You’re a great design talent, right? But how does the rest of the industry know?

If your answer is a CV, then you’re probably the guy who designed the Flinstones’ search engines (scrolls). Modern designers work with portfolios. Not only does it stand as the most visible and self-explanatory online CV about you and your work, but it also gives you a chance to flex a bit of your design muscle, by killing it in that one design that matters.

Well, how do I do it?

You’ve got coffee? Great! This short piece will get you started.

What Is A Portfolio?

A portfolio is a collection of your very best creative works. Any seasoned product designer will tell you that your portfolio is a window to your mind. Your portfolio speaks to your level of design proficiency, your thought process, your execution of ideas to actual work, and finally which design tools you are comfortable or familiar with.

The biggest takeaway – all these should speak for themselves.

Elements Of A Portfolio

Your portfolio might be a website or collection of works on other sites like Dribble or Behance. No matter the medium its hosted on, you must feature these elements if you want to stand out.

Quality Images.

When compiling your work you need to make sure that you have the best images, plus, your work is seen at its best angle and in full glory. This means avoiding watermarked images (please no Shutterstock, unless you can afford it), hazy images (keep it above 1000px and 1000px), and show that you have an idea about maintaining aspect ratios and scaling images to a nice fit.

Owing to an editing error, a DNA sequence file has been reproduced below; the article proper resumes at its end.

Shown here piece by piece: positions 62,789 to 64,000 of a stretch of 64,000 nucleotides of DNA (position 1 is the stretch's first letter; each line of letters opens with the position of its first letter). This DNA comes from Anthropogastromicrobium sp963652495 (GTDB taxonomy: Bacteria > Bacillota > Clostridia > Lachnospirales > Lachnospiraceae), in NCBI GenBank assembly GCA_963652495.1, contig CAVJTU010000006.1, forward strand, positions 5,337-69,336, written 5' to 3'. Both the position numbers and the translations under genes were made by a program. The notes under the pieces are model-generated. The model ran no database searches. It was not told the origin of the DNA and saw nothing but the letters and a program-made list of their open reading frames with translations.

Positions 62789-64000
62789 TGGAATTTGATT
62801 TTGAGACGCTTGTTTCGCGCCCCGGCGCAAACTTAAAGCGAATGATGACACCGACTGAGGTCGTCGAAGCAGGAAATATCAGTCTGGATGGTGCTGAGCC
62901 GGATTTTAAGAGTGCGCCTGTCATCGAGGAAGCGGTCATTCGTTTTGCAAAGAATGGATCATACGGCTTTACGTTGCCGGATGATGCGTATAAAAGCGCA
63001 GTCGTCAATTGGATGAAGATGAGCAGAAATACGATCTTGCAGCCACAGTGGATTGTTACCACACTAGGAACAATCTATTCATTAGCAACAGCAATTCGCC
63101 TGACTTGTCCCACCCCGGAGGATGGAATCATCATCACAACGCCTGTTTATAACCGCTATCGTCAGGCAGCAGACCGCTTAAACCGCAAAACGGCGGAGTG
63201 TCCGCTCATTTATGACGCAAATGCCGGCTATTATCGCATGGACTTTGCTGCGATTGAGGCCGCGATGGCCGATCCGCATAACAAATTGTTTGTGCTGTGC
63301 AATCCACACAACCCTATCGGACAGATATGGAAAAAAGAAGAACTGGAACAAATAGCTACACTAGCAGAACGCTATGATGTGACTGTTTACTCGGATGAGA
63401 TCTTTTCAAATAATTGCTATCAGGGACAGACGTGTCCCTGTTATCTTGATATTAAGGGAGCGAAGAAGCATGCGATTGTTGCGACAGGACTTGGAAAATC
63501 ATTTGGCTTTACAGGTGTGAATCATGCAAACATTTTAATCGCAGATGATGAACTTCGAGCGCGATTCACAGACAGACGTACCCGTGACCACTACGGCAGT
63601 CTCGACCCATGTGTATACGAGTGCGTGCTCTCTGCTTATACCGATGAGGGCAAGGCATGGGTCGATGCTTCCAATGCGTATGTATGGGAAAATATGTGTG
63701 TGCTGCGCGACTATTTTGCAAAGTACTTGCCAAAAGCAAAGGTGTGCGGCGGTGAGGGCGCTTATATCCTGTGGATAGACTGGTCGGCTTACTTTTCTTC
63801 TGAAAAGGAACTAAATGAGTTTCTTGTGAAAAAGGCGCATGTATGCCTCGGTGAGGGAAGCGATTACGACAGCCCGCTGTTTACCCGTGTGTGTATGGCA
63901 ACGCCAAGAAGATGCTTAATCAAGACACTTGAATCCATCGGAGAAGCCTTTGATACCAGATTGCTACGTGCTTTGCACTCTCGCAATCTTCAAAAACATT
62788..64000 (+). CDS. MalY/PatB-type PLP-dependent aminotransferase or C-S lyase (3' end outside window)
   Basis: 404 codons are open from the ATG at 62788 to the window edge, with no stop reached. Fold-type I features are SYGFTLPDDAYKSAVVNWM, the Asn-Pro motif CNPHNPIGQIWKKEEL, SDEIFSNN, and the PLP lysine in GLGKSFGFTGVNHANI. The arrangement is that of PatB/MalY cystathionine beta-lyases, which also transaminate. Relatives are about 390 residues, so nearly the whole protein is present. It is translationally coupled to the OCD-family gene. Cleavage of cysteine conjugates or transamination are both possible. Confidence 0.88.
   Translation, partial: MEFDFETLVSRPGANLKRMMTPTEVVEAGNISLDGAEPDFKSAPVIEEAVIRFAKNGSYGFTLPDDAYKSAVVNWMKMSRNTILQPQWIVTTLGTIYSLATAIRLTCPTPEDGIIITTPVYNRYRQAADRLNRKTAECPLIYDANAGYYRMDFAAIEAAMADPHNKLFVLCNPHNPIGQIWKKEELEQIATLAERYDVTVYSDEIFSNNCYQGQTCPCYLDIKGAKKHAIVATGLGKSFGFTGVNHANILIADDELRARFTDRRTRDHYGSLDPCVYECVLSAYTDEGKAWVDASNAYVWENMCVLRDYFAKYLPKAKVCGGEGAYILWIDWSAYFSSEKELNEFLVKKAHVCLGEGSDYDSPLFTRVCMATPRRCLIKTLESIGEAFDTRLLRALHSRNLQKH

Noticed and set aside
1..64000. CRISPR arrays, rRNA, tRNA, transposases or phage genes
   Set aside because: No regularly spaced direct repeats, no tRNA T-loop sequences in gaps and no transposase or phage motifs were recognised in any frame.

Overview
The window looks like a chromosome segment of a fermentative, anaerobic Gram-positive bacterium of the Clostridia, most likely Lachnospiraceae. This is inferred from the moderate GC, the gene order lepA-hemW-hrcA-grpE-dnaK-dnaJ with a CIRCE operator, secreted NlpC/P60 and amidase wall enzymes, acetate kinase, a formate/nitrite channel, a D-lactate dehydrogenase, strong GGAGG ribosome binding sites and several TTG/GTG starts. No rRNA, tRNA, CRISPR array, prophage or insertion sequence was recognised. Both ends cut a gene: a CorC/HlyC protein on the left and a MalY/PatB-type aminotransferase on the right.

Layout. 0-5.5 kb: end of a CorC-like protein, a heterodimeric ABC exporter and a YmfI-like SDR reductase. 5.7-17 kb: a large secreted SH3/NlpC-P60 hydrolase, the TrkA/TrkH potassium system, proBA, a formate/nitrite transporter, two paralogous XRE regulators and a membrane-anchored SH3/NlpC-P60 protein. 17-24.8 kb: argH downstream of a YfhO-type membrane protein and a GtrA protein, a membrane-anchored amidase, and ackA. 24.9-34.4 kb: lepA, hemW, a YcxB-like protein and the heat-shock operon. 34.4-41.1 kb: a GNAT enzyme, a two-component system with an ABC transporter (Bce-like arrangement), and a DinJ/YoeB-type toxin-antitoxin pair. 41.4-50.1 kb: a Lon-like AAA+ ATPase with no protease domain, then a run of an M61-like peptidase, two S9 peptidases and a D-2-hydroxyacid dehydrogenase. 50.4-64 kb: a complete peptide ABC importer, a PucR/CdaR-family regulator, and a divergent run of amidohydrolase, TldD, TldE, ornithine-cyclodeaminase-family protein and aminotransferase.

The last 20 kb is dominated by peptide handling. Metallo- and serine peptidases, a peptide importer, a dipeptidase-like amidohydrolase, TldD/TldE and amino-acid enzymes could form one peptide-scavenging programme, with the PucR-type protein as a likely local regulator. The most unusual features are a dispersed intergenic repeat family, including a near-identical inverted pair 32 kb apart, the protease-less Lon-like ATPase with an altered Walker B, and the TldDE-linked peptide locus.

Umm, why bother?

The quality of images you pick doesn’t just spice up the UI but also tells about your attention to detail. And the latter is what separates mediocre design from a Picasso masterpiece.

Best Of The Best Works

In your training to become a good designer you have done a couple of pet projects. Some were good while others show the incredible talent you had drawing stick figures. With that said, it’s pretty clear that when creating your portfolio, you need to make sure to only include the best of your projects.

It is okay to appreciate your learning curve, but some projects are only meant for your eyes only. Including underwhelming projects in your portfolio which overshadow your good projects passing you off as an amateur.

Consistent Updates

An outdated portfolio shows that you lack commitment. Understand that you will not have the inspiration to come up with something new every day, but you need to show consistency as well. Having projects that have a 6-month gap between them doesn’t reflect well.

If you experience blockers as far as inspiration is concerned, go online and search for something over Behance or Dribble. That might be the coveted apple in your Newton story.

However, searching for inspiration doesn’t mean copying other people’s work. It’s about getting creative direction. Plus, you also need to keep up with design trends so that you’re on top of your game (Neomorphism anyone?).

Feedback

Give people the chance to criticise your work. Sometimes hearing that you are not giving it 100% is just what you need. Designers can sometimes go down a rabbit hole where they believe that their work is the best of the best. This thought hinders them from fully exploring their potential and getting even better ideas from their peers.

Receiving and embracing feedback is just step one. Step two is implementing it. Making changes to areas where you fell short and perfecting on your strong areas is the only way to grow and keep learning as a UI/UX or product designer.

Endnote

You might be a beginner, wondering where to start as far as a portfolio is concerned. Here are a few sites you can use to get started or even, as you’ll observe, build a very professional portfolio in the long run. Make sure you check out Behance, Dribble, Krop, and Carbonmade.

But if you feel CSS, HTML, and a no type language run smoothly in your blood, build a website portfolio too.

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